Majroh said that beds were increased across the country and oxygen machines were installed at seven hospitals in Kabul, to cope with the shortages. Aminian pledged that Iran will cooperate, and added that his country is prepared to provide equipment to two the hospitals in Kabul and Bamyan provinces, which Iran had built. Aminian added that Iran is committed to providing 80 scholarships in medical science to Afghan students.
Meanwhile, Uzbekistan has decided to suspend the movement of citizens across the Uzbek-Afghan border, taking into account the aggravation of the COVID-19 situation in Afghanistan.
According to the Uzbek health ministry, the issuance of tourist visas to citizens of Afghanistan was suspended, as well as the acceptance of visa applications from travel companies. Trends reported that the following categories of citizens and vehicles are allowed to move through Termez-Avtodorozhniy border checkpoint at the border between the two countries -employees of diplomatic missions, consular offices and international organizations and members of their families; drivers carrying out international cargo transportation; citizens of Uzbekistan and Afghanistan returning home.
It is noted that citizens of Uzbekistan who test positive for coronavirus infection will be sent for treatment to special clinics. In addition, foreign citizens who test positive for coronavirus infection will not be allowed to enter Uzbekistan.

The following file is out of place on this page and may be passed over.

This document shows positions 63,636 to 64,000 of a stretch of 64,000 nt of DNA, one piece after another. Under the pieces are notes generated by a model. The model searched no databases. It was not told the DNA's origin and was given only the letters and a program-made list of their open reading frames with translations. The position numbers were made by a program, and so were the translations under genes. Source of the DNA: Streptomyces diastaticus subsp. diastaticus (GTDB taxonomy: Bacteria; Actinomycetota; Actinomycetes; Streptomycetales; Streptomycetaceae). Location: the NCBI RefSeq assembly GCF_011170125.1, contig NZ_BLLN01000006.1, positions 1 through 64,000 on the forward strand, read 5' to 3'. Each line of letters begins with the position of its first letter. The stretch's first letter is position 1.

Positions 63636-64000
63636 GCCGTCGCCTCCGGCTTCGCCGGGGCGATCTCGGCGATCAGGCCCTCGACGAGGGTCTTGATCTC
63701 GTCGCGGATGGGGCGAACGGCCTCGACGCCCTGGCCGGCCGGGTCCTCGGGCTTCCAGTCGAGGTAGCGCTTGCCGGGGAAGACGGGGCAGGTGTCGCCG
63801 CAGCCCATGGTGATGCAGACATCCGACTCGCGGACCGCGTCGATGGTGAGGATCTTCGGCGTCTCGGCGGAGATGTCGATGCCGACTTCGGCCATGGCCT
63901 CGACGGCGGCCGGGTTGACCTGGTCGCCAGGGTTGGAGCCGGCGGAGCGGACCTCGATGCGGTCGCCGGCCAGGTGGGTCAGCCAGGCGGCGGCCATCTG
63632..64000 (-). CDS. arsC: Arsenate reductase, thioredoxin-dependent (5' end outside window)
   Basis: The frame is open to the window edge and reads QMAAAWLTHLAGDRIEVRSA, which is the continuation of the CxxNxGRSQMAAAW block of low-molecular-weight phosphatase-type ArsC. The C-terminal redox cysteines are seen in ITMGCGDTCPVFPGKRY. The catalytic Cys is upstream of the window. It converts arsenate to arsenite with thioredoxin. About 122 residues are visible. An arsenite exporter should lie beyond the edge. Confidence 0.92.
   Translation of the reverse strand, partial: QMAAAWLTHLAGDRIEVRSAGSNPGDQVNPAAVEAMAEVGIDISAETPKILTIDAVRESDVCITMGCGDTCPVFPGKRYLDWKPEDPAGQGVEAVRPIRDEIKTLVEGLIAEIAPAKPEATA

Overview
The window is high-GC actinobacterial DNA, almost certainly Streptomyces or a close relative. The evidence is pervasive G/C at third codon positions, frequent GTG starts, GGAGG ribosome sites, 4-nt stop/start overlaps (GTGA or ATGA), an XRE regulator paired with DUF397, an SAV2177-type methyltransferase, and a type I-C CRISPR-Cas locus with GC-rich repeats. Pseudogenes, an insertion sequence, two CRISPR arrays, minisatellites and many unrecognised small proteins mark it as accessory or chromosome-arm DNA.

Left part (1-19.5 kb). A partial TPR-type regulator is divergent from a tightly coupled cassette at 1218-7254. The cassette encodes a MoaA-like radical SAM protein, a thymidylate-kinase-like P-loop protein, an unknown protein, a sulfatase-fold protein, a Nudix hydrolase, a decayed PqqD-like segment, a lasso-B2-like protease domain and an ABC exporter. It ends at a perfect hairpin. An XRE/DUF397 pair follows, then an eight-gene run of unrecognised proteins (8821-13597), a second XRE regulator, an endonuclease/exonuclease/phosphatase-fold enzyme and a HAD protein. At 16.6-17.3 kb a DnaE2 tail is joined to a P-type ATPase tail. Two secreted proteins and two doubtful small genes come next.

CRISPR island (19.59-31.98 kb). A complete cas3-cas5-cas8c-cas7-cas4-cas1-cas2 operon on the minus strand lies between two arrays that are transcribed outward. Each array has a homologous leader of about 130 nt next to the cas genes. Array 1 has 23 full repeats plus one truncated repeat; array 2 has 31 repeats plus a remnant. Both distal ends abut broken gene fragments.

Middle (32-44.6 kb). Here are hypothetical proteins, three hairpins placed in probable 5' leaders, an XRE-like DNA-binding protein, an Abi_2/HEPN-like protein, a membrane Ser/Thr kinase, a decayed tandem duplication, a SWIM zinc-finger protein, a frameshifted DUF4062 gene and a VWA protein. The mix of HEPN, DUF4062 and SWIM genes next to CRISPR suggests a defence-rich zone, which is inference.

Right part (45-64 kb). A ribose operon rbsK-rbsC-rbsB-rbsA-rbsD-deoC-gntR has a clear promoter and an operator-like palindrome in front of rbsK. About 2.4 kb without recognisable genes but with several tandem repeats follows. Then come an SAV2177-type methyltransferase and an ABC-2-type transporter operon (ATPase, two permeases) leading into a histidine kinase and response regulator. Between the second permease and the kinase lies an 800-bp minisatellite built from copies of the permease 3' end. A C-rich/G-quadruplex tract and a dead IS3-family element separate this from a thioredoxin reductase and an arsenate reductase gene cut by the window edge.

Meanwhile, the Afghan Independent Human Rights Commission (AIHRC) has expressed concern about the lack of oxygen and facilities in hospitals during the outbreak of the third wave of the coronavirus, calling it a serious problem.
Stating that access to health services is everyone’s right, it called on relevant government agencies, especially the Ministry of Public Health, to make effective use of the available facilities. AIHRC has said that due to war, poverty, unemployment and other problems, the fight against the coronavirus requires the full cooperation of government agencies and the public.
Monitoring findings by the Independent Human Rights Commission show that lack of facilities and oxygen in hospitals is a serious problem, but “good” precautions have been taken in prisons to prevent coronavirus. The AIHRC has also called on the public to take precautionary measures and follow health advice to prevent the spread of the corona virus.
The Ministry of Public Health says that the problem has now been partially overcome by activating oxygen-producing devices in public hospitals.
Kabul: In a telephone conversation with Afghan President, Iran’s President-elect Ebrahim Raisi stressed on the need to deepen relations and expanding cooperation between Tehran and Kabul.